You may think it’s only the tenant who has a hard time paying the mortgage, but as a real estate investor or landlord, there may be times when it’s hard to pay the mortgage on your end as well. Here are some things you can do to avoid facing difficulty in paying your mortgage each month.
Keep your properties rented with good tenants. Simple as it may sound, this is the most obvious method for ensuring you’ve got rent money coming in each month to cover your property mortgage payments. Think about the math. If you miss two months’ of tenants, you have two months of out of pocket mortgage to pay. It takes a long time to make that up, and you may not have the luxury of waiting around for the “perfect tenant.”
Don’t allow yourself to get slack on advertising for new tenants. And don’t put off screening applicants or filling your properties because you get busy or overworked. Recognize filling your vacancies as a major aspect of your REI (real estate investment) business success and deal with it quickly and efficiently every time.
Yes, you do your best to find quality tenants. While you want to keep your properties full, finding good quality tenants is key. This helps avoid the turnover, or even worse – eviction rate. By “good” it means they pay their rent on time, keep the property maintained and don’t abuse the lease. Using background and credit checks, you can find the best tenants available and thereby do what’s possible to keep your rental fees coming in regularly. After all, you did this to make money, not lose money.
Look for longterm tenants. Don’t assume that quality tenants will necessarily be longterm ones. Some good renters may know they can’t stay over a few months at most. They may be students or working a temporary job. They may just be living in an area waiting to move or retire somewhere else. Whatever the situation, opt for longterm renters when the choice is available. Doing so will make filling a vacancy at least a more infrequent possibility. Your ad should be clear, too. If you have a policy of a minimum number of months, state that up front.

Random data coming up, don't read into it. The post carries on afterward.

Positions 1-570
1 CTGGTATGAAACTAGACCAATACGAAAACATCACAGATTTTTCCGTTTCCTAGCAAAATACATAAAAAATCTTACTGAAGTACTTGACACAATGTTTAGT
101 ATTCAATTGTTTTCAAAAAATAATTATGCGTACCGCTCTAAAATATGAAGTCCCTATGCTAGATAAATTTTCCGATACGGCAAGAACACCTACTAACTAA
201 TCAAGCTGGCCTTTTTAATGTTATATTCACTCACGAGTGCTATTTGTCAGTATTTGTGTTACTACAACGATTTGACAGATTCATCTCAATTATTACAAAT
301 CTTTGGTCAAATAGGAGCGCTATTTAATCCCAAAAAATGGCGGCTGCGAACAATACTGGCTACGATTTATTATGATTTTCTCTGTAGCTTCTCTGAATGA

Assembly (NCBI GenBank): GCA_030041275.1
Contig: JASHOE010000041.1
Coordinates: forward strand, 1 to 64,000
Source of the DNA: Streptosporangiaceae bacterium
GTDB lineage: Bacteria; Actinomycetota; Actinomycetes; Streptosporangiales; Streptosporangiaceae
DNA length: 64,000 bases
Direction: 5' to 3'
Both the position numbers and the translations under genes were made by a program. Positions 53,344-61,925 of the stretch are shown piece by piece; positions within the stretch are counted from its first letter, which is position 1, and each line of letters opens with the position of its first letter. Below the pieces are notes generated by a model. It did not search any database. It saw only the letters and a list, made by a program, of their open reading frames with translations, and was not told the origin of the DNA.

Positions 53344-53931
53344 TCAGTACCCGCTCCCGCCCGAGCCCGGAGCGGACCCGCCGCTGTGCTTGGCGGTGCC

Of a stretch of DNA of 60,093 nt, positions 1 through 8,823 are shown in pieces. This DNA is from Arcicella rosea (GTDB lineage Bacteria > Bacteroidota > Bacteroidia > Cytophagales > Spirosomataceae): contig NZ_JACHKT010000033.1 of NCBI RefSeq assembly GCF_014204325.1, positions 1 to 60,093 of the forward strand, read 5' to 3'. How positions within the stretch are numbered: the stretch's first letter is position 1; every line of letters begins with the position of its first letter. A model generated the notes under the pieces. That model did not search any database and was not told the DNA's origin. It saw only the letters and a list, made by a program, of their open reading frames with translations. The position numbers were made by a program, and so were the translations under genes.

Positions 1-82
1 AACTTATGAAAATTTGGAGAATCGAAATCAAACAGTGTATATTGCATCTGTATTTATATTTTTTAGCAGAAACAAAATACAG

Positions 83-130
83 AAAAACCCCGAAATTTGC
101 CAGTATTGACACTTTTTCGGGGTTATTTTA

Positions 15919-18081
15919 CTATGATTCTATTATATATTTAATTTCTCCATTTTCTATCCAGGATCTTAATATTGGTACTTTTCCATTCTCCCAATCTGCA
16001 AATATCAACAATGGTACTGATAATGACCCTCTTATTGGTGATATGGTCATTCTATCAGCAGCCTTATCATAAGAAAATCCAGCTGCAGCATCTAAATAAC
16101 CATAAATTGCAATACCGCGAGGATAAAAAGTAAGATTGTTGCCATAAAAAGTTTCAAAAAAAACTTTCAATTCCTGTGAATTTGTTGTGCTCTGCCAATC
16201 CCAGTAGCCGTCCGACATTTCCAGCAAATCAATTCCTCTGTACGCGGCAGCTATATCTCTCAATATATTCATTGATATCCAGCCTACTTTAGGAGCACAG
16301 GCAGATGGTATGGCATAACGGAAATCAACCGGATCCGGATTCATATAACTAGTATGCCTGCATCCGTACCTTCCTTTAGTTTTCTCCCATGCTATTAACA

Keep the property well maintained. If you want good tenants, longterm tenants, and tenants who pay their rent on time, do your part to keep them. Deal with maintenance issues quickly. Make repairs as necessary. Upgrade appliances or at least ensure the ones you provide are in good working order. Respond to your tenants’ calls quickly, or if you can’t be sure they know you’ll be unavailable for a while. Get a landscape company. It’s worth $300 or so per month to attract tenants that a well-maintained property is important to them.
Being a good landlord will go a long in way in developing lasting relationships with your tenants, which will, in turn, help you keep them in your property longer. Often a tenant and landlord relationship can turn an average tenant into a great one simply because they want to keep that relationship intact.
In a tough economy, it’s important to do all you can to avoid facing the difficulty of paying the mortgage. That applies just as much to an REI professional as it does to the average renter. These simple tips can help as you work to develop lasting, longterm, rent-paying tenants to keep your properties bringing in the income you need every month.